THERE can’t be many chart toppers who have played the intimate surroundings of Chipping Village Hall but then Sunday was one of those special nights.

Ian Prowse of the bands Pele and Amsterdam and most recently a member of the Hillsborough Justice Collective was on fine form as he ran through his extensive back catalogue of ridiculously catchy and often highly personal songs With African drum and violin accompaniment this was an acoustic show with plenty of attitude often threatening to disturb the normally tranquil setting.

Prowse is a modern day troubadour, singing from the heart and writing songs about issues and events that mean something to him.

Recent fatherhood has given him a new focus for his songs epitomised by Maybe There Is A God After All which somehow avoids being cloying yet strikes a chord with parents everywhere.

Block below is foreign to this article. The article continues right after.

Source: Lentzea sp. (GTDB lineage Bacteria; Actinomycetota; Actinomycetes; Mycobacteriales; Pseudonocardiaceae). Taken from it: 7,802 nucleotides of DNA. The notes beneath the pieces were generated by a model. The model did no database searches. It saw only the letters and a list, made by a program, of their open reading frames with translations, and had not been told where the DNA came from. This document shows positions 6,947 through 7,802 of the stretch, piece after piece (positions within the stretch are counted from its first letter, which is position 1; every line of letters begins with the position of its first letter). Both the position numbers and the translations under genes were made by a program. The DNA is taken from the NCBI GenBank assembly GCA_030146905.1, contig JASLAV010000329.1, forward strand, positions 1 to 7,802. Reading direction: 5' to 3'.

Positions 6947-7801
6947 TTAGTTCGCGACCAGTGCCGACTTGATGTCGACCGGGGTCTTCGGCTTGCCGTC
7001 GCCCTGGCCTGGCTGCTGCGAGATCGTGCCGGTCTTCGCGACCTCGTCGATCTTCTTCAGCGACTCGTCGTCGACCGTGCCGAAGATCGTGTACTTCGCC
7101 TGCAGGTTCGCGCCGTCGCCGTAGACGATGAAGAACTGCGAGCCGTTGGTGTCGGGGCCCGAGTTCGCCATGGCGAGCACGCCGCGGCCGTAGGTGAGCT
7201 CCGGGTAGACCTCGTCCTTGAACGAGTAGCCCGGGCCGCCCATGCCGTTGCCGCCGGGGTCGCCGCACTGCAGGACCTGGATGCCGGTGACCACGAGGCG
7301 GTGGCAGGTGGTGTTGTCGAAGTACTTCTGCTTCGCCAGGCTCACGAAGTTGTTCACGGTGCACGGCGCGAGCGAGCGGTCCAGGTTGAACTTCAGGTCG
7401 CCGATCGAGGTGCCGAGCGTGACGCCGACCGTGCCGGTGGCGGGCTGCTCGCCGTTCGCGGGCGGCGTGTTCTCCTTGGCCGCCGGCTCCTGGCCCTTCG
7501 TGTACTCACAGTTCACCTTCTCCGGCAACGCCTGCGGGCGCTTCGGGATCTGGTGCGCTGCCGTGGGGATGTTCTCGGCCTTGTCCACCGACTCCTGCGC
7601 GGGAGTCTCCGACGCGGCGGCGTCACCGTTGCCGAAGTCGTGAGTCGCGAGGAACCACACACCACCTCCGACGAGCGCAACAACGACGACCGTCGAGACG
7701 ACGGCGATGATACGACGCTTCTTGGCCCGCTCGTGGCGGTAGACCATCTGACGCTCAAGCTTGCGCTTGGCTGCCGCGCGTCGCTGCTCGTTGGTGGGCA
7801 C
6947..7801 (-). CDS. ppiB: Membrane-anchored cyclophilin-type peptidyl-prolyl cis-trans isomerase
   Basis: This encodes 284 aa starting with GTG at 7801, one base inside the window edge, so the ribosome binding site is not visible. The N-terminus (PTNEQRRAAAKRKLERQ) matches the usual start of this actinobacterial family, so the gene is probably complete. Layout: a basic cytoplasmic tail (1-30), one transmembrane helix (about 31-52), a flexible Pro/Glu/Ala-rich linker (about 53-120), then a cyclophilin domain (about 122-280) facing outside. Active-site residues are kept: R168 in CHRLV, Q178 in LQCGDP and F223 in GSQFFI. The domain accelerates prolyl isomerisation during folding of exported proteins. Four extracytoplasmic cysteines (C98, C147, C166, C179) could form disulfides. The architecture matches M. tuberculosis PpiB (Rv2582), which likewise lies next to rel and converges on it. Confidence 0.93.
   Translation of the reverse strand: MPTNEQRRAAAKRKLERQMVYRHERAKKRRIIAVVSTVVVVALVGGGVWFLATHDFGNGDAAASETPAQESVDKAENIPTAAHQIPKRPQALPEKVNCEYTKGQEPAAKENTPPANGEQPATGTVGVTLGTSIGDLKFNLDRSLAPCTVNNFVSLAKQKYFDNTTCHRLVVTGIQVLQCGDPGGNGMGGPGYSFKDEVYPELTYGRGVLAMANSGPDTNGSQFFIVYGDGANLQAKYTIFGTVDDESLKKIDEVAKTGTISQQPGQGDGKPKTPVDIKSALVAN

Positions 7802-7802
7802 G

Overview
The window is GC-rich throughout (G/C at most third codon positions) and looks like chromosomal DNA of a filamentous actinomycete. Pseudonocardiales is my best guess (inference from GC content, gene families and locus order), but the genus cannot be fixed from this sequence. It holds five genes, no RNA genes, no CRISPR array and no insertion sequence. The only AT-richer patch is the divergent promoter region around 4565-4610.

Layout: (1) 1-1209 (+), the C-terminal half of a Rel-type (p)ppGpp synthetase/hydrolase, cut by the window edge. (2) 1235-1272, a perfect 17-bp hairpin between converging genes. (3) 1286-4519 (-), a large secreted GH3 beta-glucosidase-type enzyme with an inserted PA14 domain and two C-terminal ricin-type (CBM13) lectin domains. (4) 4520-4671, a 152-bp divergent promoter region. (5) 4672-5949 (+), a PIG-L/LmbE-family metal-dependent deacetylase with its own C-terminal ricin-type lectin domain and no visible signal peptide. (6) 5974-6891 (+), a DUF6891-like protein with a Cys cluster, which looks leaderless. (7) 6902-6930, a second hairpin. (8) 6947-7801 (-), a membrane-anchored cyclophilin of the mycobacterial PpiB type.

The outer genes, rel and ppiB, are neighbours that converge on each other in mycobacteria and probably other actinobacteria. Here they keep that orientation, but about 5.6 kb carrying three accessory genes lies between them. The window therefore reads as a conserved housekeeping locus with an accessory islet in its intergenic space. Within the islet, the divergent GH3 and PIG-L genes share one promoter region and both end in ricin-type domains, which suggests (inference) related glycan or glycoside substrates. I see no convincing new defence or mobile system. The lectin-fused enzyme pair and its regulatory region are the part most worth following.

With a new ‘best of’ album out, the set saw a liberal helping of both Pele and Amsterdam numbers plus an obligatory Springsteen cover and a raucous rendition of the Clash’s London Calling. His best known song, John Peel’s favourite Does This Train Stop On Merseyside, was its usual emotional high.

Prowse is proof that the talented songwriter and performer is still alive and well and music can still have a purpose - and long may it continue.

A word too about the support band The Ragammuffins, led by an Elvis Costello-like singer and with some great lyrics and engaging hook lines. Definitely a band to look out for.